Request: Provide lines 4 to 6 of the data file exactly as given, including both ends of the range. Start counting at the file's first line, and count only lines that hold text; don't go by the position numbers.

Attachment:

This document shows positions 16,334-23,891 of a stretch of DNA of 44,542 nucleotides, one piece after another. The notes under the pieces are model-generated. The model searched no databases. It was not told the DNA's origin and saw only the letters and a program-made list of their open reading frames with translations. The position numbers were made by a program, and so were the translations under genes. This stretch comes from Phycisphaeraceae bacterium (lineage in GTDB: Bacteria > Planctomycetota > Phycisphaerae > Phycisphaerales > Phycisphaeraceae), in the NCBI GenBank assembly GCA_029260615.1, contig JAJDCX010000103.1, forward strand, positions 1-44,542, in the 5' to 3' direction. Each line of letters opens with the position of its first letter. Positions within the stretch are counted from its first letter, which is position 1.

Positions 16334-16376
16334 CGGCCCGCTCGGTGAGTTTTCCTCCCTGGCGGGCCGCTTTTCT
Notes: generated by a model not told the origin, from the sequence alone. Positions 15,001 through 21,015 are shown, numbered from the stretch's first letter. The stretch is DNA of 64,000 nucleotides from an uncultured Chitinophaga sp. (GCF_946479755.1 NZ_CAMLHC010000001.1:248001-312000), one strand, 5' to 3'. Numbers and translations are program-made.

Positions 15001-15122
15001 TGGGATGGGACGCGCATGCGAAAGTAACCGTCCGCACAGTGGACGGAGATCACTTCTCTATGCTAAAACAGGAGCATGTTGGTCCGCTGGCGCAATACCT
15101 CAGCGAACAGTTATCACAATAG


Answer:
Notes: generated by a model not told the origin, from the sequence alone. Positions 15,001 through 21,015 are shown, numbered from the stretch's first letter. The stretch is DNA of 64,000 nucleotides from an uncultured Chitinophaga sp. (GCF_946479755.1 NZ_CAMLHC010000001.1:248001-312000), one strand, 5' to 3'. Numbers and translations are program-made.

Positions 15001-15122
15001 TGGGATGGGACGCGCATGCGAAAGTAACCGTCCGCACAGTGGACGGAGATCACTTCTCTATGCTAAAACAGGAGCATGTTGGTCCGCTGGCGCAATACCT